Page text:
Elizabeth (Betsy) Cornwell and her daughter Caroline were two women who were held in bondage by Jesse Cornwell. These two women were moved to Lowell, and continually had their freedom legally denied. They bravely sued to reclaim their freedom and additional years of labor worked, and had their freedom reinstated. Both Betsy and Caroline were provided a place to live in in Lowell, a consequence of the damages they faced. Caroline was a dressmaker and married a barber.
More of the Story
Before coming to Lowell, Betsy and her daughter Caroline were held in bondage by Jesse Cornwell, “a rich planter” in Mississippi. On his deathbed, Cornwell arranged for the women to be free and to move to another state with $4,000. Cornwell entrusted Dr. Lewis Keyes with this task–which was actually the emancipation of his own family, for Caroline was his daughter. Keyes broke the agreement, took the inheritance, and hired the women to others, making $100 annually off their labor for the next six years.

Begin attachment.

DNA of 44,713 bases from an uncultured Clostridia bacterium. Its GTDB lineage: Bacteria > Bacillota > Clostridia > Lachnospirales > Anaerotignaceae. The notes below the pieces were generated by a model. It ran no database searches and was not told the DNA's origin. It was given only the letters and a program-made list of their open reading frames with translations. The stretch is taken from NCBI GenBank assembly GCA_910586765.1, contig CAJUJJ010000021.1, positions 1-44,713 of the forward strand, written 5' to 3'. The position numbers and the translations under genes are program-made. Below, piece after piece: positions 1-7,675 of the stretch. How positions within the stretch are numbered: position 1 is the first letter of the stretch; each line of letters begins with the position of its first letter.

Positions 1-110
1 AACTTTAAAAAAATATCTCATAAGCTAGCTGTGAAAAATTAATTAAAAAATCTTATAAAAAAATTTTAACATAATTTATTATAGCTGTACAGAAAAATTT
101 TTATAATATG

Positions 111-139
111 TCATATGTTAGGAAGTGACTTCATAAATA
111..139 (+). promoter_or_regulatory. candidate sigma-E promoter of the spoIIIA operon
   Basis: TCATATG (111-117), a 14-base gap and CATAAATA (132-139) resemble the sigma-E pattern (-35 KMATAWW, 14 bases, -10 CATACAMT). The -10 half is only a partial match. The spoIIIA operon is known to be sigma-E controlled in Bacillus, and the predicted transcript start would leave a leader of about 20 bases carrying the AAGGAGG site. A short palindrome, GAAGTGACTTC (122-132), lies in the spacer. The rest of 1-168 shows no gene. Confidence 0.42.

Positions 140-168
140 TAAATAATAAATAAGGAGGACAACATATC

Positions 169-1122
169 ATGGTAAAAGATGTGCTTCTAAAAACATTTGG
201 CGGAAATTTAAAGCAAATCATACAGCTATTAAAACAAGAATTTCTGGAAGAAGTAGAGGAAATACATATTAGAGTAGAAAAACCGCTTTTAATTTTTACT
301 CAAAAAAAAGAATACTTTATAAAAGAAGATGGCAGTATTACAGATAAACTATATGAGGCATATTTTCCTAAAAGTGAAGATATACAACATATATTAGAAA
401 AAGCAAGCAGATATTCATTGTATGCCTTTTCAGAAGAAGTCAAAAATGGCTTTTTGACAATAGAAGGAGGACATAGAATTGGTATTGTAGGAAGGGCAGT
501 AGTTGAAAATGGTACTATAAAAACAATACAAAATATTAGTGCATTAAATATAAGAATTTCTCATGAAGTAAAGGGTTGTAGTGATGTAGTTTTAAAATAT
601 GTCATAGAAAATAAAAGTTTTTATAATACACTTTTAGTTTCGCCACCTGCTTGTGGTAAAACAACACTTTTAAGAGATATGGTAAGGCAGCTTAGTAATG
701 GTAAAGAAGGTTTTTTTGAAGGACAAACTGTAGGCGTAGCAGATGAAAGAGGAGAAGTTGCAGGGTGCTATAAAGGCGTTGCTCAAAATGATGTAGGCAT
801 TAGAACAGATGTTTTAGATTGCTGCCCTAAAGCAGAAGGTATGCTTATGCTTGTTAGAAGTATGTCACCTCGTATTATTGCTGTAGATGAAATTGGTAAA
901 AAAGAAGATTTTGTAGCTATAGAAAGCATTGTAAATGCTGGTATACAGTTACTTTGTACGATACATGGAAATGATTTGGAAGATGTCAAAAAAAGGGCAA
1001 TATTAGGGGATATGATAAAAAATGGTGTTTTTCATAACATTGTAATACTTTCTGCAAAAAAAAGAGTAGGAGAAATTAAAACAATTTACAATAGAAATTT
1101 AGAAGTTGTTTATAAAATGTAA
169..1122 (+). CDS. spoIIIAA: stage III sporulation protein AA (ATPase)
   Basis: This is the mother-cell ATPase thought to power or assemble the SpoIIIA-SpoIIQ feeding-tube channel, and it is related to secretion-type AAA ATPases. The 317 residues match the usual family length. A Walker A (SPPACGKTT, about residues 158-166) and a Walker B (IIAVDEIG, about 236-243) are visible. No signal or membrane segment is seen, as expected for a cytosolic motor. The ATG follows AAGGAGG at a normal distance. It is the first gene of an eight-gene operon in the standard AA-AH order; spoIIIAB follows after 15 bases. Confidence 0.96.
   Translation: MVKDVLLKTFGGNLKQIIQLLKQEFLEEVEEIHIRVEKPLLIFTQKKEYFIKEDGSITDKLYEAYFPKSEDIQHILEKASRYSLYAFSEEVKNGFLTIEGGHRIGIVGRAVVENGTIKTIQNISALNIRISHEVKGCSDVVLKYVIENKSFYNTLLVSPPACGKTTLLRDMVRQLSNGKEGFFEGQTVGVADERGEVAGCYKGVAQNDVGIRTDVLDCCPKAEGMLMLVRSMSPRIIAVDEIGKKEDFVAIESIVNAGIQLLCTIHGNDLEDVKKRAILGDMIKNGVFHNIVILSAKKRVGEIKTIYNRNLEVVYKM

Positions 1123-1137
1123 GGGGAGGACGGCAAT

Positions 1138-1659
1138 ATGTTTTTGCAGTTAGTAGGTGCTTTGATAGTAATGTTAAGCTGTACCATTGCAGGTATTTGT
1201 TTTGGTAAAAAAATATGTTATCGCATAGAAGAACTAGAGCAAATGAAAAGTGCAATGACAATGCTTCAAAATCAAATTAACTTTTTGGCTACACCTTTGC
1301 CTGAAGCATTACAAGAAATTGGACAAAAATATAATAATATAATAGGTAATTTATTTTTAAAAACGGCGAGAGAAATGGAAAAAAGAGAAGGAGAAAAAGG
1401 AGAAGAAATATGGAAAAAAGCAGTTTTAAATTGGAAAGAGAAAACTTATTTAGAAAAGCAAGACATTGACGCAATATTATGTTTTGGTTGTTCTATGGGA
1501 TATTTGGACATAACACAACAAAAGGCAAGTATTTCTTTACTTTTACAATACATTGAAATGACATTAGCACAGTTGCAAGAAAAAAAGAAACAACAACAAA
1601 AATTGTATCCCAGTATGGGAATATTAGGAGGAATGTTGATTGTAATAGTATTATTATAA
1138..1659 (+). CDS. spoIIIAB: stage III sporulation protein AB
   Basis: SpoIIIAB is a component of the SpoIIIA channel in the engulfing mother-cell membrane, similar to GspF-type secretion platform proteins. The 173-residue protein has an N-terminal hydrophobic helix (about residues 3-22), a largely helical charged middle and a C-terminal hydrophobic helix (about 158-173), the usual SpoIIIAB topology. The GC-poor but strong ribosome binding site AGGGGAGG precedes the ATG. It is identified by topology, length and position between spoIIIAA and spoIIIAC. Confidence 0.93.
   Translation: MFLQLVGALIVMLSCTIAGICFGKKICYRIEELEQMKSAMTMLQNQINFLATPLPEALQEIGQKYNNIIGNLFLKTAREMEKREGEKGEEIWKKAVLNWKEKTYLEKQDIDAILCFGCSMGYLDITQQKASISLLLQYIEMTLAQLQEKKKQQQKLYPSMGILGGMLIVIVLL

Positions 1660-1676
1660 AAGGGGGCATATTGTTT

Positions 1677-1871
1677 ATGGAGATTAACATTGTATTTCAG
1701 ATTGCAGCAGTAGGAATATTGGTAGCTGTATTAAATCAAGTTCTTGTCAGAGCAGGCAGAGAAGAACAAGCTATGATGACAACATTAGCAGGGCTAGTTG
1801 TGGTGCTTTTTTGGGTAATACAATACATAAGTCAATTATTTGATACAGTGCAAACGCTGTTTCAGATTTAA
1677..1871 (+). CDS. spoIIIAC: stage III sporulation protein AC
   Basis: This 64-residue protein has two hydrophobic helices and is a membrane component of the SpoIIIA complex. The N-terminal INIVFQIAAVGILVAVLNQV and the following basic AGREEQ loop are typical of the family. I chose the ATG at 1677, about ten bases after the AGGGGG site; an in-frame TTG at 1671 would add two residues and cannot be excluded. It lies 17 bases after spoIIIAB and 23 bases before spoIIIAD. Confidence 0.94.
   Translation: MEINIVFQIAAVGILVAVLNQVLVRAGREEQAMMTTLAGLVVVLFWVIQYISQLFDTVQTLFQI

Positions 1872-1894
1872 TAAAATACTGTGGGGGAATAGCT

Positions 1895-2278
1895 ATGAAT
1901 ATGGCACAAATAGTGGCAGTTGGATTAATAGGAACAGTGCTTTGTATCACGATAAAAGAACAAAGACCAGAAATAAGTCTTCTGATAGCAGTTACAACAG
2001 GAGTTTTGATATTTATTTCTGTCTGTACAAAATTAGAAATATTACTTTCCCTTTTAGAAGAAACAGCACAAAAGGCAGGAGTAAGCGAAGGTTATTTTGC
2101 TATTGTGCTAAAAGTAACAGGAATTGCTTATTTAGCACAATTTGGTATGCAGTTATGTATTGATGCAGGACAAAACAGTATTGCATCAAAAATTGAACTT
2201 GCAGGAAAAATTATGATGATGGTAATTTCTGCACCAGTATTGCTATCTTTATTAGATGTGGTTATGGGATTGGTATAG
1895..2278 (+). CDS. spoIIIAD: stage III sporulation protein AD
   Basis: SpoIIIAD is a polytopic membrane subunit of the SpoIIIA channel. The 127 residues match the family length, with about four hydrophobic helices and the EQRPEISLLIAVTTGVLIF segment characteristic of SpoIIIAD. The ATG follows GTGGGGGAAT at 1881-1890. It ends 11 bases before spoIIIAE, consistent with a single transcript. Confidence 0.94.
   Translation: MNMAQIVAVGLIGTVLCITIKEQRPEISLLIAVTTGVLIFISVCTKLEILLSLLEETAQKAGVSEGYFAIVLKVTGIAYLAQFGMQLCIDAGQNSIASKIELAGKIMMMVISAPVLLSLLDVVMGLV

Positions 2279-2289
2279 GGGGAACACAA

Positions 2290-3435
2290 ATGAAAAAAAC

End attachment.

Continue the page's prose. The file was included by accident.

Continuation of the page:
After these six additional years of uncompensated labor, Keyes took Betsy and Caroline to Lowell. His family put the women “under strict surveillance” in the city. Through networks now lost to time, the women came into contact with Isaac Morse, a lawyer based out of 49 Central St. With Morse, they sued to reclaim ‘money and labor fraudulently obtained’ in 1858. This was tremendously brave act committed under the threat of continued violence from Keyes.
Though coverage of this case noted that Lowell was a “strange land,” to the Cornwells, they stayed and made it familiar. Based on census and directory records, Betsy’s home was a base of community for other free Black people. Caroline, “a good dressmaker,” married a barber from Tennessee and also stayed in Lowell. Even in a “free state,” their freedom was not guaranteed.
(Thanks Lowell National Historical Park)